WENI think that the Biden administration has done really good work since coming in in terms of scaling up the rate of vaccination as well as making sure the supply is there. I think what the team has said is that there will be enough supply for every adult American, who wants it by the end of May. By May 1st there will be eligibility that is going to be open up so that no matter what state you're in you don't need to be in any priority category, for example, by age or by preexisting condition in order to sign up to be vaccinated.
WENNow that doesn't mean that everybody is going to be vaccinated by May 1st. But I do think that we are going to get to a point pretty soon in particular in some parts of the country where the supply is going to catch up to demand. And then I think the major challenge at that point is not so much going to be ensuring supply as has been the issue all along this far, but actually in overcoming vaccine hesitancy.
WENAnd I think also in making vaccines convenient, because a lot of people want to get the vaccine, but just are not able to take half a day out in order to go sign up and then go to a mass vaccination site and wait in line. I think we really need to do a better job of bringing vaccines to people including at every doctor's office and every pharmacy and I think also in the workplaces, in churches, in schools going to where people are.
NNAMDIWhy does the distribution vary so much state to state and how does the rollout in the Washington region compare?
WENYeah, I mean, as to why it defers so much state to state, some of it is for good reason as in some states you look at a place like Alaska that's actually done a tremendous job. Their geography is very different, how they'll be able to distribute is very different from a place like New York State let's say. And so I think some of it is natural. I think some of it is also that different states have set very different kinds of eligibility criteria. Some like Connecticut were age based only. Others used a combination of age and whether somebody is an essential worker to initially prioritize.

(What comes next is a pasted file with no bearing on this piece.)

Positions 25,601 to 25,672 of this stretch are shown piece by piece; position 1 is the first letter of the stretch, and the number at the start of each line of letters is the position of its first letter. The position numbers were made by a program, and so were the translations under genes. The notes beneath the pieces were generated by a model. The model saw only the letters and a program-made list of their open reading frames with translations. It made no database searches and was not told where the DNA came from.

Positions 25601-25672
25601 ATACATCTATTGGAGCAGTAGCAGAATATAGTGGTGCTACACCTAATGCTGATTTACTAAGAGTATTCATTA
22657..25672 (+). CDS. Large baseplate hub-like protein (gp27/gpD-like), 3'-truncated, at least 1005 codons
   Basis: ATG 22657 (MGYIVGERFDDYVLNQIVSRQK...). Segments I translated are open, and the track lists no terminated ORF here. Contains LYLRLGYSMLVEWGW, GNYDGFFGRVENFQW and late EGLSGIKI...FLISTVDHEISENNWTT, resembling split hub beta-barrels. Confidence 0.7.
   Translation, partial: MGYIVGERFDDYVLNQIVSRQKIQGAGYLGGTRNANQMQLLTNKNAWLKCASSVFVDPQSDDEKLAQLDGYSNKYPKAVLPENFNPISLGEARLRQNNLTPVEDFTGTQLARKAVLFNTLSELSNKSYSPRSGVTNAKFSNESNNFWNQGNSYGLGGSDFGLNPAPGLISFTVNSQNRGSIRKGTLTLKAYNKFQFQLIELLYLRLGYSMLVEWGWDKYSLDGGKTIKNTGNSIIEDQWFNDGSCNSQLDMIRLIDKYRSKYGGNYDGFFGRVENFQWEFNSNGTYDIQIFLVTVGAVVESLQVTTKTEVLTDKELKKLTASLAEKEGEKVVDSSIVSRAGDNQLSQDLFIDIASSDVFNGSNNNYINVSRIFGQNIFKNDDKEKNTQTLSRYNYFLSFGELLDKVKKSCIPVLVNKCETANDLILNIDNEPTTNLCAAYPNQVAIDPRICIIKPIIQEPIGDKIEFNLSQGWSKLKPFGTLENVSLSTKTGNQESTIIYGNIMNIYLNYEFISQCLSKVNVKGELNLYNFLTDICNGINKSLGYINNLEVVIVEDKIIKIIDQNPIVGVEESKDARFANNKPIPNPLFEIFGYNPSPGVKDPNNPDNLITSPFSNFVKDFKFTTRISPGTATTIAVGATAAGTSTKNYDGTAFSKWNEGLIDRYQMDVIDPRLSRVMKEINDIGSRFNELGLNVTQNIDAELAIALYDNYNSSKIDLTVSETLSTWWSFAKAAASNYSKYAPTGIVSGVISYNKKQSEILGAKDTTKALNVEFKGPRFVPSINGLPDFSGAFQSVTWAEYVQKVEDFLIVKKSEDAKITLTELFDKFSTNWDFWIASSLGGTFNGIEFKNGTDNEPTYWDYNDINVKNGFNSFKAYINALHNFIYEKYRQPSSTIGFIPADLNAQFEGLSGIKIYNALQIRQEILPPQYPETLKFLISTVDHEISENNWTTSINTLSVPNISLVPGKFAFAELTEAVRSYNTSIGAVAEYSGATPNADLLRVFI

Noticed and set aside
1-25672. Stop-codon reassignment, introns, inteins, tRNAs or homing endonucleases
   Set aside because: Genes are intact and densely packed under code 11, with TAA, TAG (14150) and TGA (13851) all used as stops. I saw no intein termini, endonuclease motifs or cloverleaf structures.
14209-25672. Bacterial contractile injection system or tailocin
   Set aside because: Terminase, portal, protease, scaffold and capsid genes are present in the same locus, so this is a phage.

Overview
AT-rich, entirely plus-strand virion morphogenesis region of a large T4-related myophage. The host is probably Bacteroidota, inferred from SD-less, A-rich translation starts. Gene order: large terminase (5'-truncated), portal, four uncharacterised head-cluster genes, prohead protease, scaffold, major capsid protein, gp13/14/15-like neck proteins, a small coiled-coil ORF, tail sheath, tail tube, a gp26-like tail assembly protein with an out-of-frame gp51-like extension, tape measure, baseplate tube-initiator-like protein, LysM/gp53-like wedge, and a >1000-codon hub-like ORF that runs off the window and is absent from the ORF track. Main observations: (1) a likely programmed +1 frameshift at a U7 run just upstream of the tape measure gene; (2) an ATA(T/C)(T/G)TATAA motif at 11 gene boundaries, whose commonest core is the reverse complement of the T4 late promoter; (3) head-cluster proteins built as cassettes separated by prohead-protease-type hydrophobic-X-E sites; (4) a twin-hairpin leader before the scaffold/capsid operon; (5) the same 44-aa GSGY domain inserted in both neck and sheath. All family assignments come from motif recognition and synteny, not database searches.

WENI'd say that we here in the D.C., Maryland, Virginia region we're doing okay. I think that we have scaled up and ramped up a lot. But there are still many challenges that remain in particular in getting vaccines equitably distributed including to the most hard hit areas. And we have to focus a lot more on bringing vaccines to people including through mobile vans, through door to door outreach. And it's that kind of outreach that really we have to double down on now.
NNAMDIThose who have been vaccinated are likely to be grappling with, okay, now what? What is it safe for me to do? So tell me, I'm someone who has had both doses of the vaccine, what can I do now safely?
WENWell, first of all I'm very happy to hear that you are fully vaccinated, Kojo. So congratulations.
WENSo the CDC has issued guidelines for what fully vaccinated people can do. I think that they should go further than what they have. But let me just say what the CDC has said. So the CDC says that for you, Kojo, as someone who is fully vaccinated, so I'm assuming you've received two doses of Pfizer or Moderna and it's been at least two weeks after that.